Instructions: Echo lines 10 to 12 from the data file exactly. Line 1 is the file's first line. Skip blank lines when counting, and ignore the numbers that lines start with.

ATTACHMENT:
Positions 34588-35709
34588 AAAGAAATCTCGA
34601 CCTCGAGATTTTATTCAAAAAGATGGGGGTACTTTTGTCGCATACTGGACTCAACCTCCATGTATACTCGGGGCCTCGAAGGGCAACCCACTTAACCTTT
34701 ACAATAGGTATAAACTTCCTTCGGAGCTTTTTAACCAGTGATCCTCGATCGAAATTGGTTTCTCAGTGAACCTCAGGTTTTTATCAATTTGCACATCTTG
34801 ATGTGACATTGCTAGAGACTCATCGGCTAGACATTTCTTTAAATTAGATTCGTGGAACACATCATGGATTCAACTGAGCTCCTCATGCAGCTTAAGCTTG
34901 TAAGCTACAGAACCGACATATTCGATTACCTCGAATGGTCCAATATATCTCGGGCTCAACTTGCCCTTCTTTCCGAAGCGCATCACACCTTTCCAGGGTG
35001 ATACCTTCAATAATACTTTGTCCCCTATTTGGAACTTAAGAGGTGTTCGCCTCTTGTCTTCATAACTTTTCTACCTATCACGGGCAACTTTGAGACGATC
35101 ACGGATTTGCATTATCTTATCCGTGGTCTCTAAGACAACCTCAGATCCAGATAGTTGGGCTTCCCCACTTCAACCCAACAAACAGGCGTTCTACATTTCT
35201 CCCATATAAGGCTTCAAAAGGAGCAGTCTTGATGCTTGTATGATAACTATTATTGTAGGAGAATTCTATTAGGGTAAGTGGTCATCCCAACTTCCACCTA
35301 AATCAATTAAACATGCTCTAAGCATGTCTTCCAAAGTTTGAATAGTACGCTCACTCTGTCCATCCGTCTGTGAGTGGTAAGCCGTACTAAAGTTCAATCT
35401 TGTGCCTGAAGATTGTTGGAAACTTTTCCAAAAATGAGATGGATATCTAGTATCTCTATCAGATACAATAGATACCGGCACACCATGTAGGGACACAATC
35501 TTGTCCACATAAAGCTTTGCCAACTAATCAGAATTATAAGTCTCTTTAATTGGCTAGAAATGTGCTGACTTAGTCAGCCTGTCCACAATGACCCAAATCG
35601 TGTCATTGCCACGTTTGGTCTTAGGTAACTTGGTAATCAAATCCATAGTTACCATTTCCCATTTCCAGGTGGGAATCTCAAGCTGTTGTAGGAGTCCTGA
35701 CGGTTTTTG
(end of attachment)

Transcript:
35301 AATCAATTAAACATGCTCTAAGCATGTCTTCCAAAGTTTGAATAGTACGCTCACTCTGTCCATCCGTCTGTGAGTGGTAAGCCGTACTAAAGTTCAATCT
35401 TGTGCCTGAAGATTGTTGGAAACTTTTCCAAAAATGAGATGGATATCTAGTATCTCTATCAGATACAATAGATACCGGCACACCATGTAGGGACACAATC
35501 TTGTCCACATAAAGCTTTGCCAACTAATCAGAATTATAAGTCTCTTTAATTGGCTAGAAATGTGCTGACTTAGTCAGCCTGTCCACAATGACCCAAATCG